Castillo: Orlando City's new home stand strengthens team's real roots

Orlando City supporters at first MLS match at Orlando City Stadium, Mar. 6, 2017

For those of us who are native Floridians, one thing truly rankles: an outsider parachuting in and issuing a sweeping Edict About the State from on media high. Yuck. And Florida, for all its superficial weirdness, has always offered two key promises: on one hand, an utter escape from reality, whether by sheer geography or tourist-fantasia concoctions. On the other, though, it’s that of a clean slate, a place to start new and build.

That’s something that Orlando City SC have accomplished, and they proved it this weekend. What may have looked, when the team entered MLS in 2015, like a flash in the expansion pan has truly solidified into something with proper roots.

I wrote earlier this weekend about the omnipresence of City purple everywhere in the city itself. But Sunday's match day – home win aside – only solidified that, in a blur of waving flags and purple smoke, in a sell-out crowd some 25,527 strong.

Of course – and I say this as a native Floridian – the week offered a few amazingly surreal moments, in the way that only this state (plus the fun of watching this sport in this country) can. I visited Orlando City training on Friday before the match. That took place about 25 minutes north of town, in the exurb of Lake Mary, where down a nondescript public park road, Kaká ran through drills under what-is-winter sun. A few feet away, someone’s horses grazed behind a white fence.

The night before that, too, offered a few incredible-but-awww-worthy moments, too, when stars of OCSC and the Pride NWSL side took on a small army of children for charity. (Go look at a couple of photos here.) Fans showed up with drums and ready chants for that, too; any excuse to support, and to enjoy the new supporters’ section in Orlando City Stadium. That’s not really something you see every day in Madrid, let’s say.

That kind of accessibility – a vibe that the team stands for quality, but not haughtiness – means Purple Pride abounds throughout Central Florida. About an hour away, in Melbourne – the former home of Orlando City B, City's USL reserve side – supermarkets feature incredible displays like this:

In the shadow of the city’s downtown, where both the soccer teams and the Orlando Magic play, soccer insignia hangs everywhere. At the Harp and Celt on Saturday morning, during prime English Premiership-watching time, a couple people at the bar turned up to watch soccer not in Liverpool or Arsenal jerseys, but in Orlando City ones.

Saturday night’s fan pub crawl, too, subsumed seemingly all of downtown, too, an area usually known anyways for its loud nightlife and crowds. There was no distinction this time around between fringe-y soccer people and the rest of the district’s revelers; the Venn diagram made a circle.

Of course, though, one of the places in which the team’s commitment to the community came through most was in the shiny new stadium, one of the most hyped in the league's history. On Thursday we checked out The Wall in detail, the biggest supporters’ standing section in the league.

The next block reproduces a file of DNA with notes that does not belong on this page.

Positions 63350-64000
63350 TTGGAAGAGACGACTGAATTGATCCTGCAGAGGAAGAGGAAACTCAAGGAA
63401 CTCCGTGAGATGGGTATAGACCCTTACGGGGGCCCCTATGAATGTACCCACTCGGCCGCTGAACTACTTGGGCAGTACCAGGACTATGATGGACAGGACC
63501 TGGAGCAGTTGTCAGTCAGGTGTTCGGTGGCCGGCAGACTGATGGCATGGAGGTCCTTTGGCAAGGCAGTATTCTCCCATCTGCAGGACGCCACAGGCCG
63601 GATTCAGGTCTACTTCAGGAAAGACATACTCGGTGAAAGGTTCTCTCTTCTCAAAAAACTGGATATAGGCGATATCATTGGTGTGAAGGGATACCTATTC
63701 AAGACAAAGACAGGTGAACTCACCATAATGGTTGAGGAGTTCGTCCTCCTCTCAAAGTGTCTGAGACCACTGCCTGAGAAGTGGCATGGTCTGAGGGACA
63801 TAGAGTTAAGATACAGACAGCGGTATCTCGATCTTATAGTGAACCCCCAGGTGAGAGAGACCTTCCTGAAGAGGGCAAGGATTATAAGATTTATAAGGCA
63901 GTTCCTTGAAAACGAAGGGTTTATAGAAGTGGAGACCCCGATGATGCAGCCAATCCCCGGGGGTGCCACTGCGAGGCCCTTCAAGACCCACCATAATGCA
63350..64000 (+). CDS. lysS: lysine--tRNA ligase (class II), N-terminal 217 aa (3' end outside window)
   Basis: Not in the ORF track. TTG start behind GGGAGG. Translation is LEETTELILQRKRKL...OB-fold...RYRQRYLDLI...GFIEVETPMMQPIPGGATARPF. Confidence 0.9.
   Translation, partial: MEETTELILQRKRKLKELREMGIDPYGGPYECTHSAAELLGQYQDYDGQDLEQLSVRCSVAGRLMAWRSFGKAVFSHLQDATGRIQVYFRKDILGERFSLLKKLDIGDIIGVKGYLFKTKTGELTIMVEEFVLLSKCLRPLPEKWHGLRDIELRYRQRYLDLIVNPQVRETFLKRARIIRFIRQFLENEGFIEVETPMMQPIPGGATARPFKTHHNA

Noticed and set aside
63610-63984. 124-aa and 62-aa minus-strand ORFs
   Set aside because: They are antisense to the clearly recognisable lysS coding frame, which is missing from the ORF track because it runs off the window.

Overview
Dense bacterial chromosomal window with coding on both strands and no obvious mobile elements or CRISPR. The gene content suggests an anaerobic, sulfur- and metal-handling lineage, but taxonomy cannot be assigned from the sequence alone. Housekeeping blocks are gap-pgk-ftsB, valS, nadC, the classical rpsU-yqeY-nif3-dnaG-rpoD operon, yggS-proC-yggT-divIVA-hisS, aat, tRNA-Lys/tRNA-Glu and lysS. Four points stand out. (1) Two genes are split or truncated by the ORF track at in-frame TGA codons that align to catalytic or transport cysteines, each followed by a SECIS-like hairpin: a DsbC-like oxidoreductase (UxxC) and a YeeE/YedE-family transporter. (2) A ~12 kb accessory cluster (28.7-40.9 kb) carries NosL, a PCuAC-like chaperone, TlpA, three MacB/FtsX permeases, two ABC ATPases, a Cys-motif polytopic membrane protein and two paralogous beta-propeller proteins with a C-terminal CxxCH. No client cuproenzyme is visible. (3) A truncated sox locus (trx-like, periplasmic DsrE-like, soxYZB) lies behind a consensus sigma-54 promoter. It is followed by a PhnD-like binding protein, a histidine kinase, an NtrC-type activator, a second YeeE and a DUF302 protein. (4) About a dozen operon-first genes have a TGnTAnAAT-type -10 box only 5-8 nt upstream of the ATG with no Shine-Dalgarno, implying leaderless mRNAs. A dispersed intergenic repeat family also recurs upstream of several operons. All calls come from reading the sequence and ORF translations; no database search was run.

But other features linking club and community abounded. On a relatively light note, one hall-of-fame-esque wall facing the Church Street thoroughfare lists names in Society XXI, founding season-ticket members. Between queuing for food trucks and taking in DJs and goodies like free Slurpees, fans crowded around the window for snaps of their own names on display.

Nearby, an exterior wall of the venue commemorates the history of Parramore, the historic black community surrounding the stadium. And inside, of course, the team commemorates the tragedy that forever marked Orlando history – the Pulse nightclub shooting, turned into a living memorial via a bank of rainbow-colored seats.

March 5, 2017

A serious core of Orlando’s fans have supported the team from its beginnings in USL, amid humbler digs. But for the many fans who have joined up along the ride, well, they’re not just there for flashy names, either. Someone with a pessimistic view might have expected things to go quiet after superstar Kaká left the game with an injury just minutes in.

Instead, the throngs got even louder. They roared for Cyle Larin, now a star to MLS fans, but a striker whose emergence at Orlando really helped showcase his prowess and make him feel like a local success story. The masses even hollered for Hadji Barry, a 2016 SuperDraft pick who’s only mainly collected minutes with the team’s USL side. But when he took the pitch at the 89th minute, guess what the crowds noted? His local connection. “U-C-F! U-C-F!” they shouted, nodding at the local state university at which Barry played.

Then, of course, there’s The Wall. We could wax poetic about it, or we could just look at the visuals, which do it better justice.

Filled to the brim and booming for a full 90-plus, it’s a crowning jewel in a venue for a city that’s more than proved it’s mad for its MLS team. With the players mad for their fans right back, Orlando’s home-field advantage looks poised to rattle every opponent slated to visit.

Anyone with Florida jokes, ignore that at your peril.